I’ve spilled cof­fee on my key­board!

Spilling liq­uid on your key­board is not nec­es­sar­ily dis­as­trous

Mac Format - - TO THE RESCUE -

Wher­ever there’s a Mac be­ing used for work, there’s of­ten a mug of tea or cof­fee close by. For those of us who need a reg­u­lar dose of caf­feine to see us through the day, having a steam­ing cuppa joe close at hand is a ne­ces­sity.

While cof­fee and work go to­gether like sausage and mash, Java juice and key­boards have a more ac­ri­mo­nious re­la­tion­ship – in­tro­duc­ing one to the other is best avoided. If you do hap­pen to spill cof­fee on your key­board – or worse, knock the en­tire mug and its con­tents onto the lower half of your MacBook – don’t re­vert to the re­cov­ery po­si­tion and start bawl­ing; dis­as­ter can still be averted.

Okay, first the bad news: liq­uid dam­age caused to a MacBook Air or MacBook Pro is specif­i­cally ex­cluded from war­ranty cov­er­age un­der Ap­ple’s terms and con­di­tions. Worse, even if your note­book is fine in the im­me­di­ate af­ter­math of a spillage, any sub­se­quent prob­lem with its elec­tron­ics won’t be cov­ered ei­ther. Ap­ple has even in­stalled liq­uid sub­mer­sion in­di­ca­tors, or spill de­tec­tors, un­der the key­board and track­pad. Th­ese per­ma­nently change colour when they come into con­tact with liq­uid, al­low­ing a tech­ni­cian to tell im­me­di­ately if you’ve been care­less with the Kenco.

The good news is that many spillages, with a lit­tle help from you, don’t need the at­ten­tion of a tech­ni­cian. If your key­board is ex­ter­nal, you should dis­con­nect it from your Mac im­me­di­ately. If it has bat­ter­ies in it, re­move them. Mop rather than wipe up any resid­ual liq­uid, prefer­ably us­ing a mi­cro-fibre cloth. If you don’t have one, a hand­ker­chief (or, as a last resort, kitchen towel) will do. Hold the key­board up­side down to al­low the liq­uid to run out.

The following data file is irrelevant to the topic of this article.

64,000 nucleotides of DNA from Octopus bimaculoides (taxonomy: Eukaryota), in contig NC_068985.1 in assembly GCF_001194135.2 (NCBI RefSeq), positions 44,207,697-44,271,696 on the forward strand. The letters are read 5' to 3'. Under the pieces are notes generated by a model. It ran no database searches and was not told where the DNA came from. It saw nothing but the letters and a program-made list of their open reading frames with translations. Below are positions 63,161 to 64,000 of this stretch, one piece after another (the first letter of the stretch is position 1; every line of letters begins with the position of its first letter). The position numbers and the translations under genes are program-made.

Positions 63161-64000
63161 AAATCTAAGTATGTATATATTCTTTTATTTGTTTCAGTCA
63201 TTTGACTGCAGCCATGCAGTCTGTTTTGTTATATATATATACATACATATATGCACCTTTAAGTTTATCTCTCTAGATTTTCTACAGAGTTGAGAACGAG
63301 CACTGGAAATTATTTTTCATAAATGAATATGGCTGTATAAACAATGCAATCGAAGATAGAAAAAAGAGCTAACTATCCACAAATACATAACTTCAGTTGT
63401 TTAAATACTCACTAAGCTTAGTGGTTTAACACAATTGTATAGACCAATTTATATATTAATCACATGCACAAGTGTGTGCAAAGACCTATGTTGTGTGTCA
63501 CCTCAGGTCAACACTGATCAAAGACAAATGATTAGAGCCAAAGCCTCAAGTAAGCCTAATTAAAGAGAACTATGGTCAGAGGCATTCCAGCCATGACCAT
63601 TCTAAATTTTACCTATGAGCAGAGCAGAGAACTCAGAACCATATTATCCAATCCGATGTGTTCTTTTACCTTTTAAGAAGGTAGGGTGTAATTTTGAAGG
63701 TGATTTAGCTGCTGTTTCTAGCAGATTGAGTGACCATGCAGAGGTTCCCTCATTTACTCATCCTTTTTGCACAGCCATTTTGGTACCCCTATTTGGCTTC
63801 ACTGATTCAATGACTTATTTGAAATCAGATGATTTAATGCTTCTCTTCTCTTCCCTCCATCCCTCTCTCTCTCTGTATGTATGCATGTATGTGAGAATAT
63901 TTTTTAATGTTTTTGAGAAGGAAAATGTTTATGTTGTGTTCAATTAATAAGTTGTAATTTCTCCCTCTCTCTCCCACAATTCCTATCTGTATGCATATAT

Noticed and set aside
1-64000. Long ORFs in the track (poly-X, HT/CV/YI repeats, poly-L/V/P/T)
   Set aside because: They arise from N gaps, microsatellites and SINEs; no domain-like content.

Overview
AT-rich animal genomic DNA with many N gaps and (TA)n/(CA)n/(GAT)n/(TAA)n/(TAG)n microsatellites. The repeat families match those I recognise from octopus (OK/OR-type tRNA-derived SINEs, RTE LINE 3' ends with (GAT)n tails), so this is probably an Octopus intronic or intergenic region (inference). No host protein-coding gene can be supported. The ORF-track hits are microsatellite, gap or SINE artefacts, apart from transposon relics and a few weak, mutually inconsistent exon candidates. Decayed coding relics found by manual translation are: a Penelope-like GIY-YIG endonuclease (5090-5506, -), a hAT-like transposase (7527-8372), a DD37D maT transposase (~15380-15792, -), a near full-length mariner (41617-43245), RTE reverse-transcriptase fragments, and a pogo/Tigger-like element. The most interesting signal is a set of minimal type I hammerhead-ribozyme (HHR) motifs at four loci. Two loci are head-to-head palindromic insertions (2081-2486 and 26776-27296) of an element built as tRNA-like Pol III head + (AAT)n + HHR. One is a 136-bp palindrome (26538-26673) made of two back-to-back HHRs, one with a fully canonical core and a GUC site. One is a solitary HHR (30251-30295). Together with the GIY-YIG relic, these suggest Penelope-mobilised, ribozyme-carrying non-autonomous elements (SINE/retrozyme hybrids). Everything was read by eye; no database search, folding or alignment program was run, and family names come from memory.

Sugar-coated keys

What you do next de­pends on what was spilled and how much liq­uid there was. For wa­ter, your av­er­age cup of rocket fuel or any­thing else that has no sugar in it, you may be able to give the sur­face a quick rinse with clean wa­ter and let it dry out. For larger spills, you might need to open the key­board up with a screw­driver and mop the com­po­nents in­di­vid­u­ally. Wait un­til it’s com­pletely dry be­fore you re-as­sem­ble it.

If the liq­uid did have sugar in it, it’s a good idea to flush with clean wa­ter first. The key mech­a­nisms will be sticky too; you can lift the tops off the keys by care­fully pris­ing them away with your fingers. Be care­ful, though; the scis­sor mech­a­nism un­der­neath is del­i­cate. It’s worth­while Googling the

key­board model to find out ex­actly how to re­move its keys. Clean the keys and mech­a­nism with a damp cloth, or a with a soft tooth­brush and dis­tilled wa­ter.

Lap­top key­boards, un­for­tu­nately, are trick­ier to clean. First, un­plug the note­book from the mains. It’s un­likely that you’ll be able to re­move the bat­tery, be­cause bat­ter­ies in Ap­ple note­books are now sealed in. But if you’re con­fi­dent and brave, check ifixit.com for de­tails on how to ac­cess the bat­tery in your model.

If you don’t want to take your MacBook apart to dry it, tip it back so that the air vents are point­ing down­wards, and so any resid­ual liq­uid can run out. Leave it like that for a cou­ple of days so it has a chance to dry prop­erly and then try start­ing it up.

Caffè catas­tro­phe

If your MacBook boots and works okay, you’re in luck! You’ve dodged a caffè catastophe. If not, it may just need more dry­ing time. Plac­ing it in a warm room (some peo­ple rec­om­mend your car if it’s a warm day) or di­rect sun­light will help.

Do not use a hairdryer. This will blow air, dust, and liq­uid back into the MacBook! If all seems lost, some peo­ple have used a vac­uum cleaner on a very low set­ting over the key­board, to suck out the last of the liq­uid.

To avoid future spills and fur­ther cof­fee trauma, con­sider putting your MacBook on a riser and use a USB or Blue­tooth key­board in­stead.

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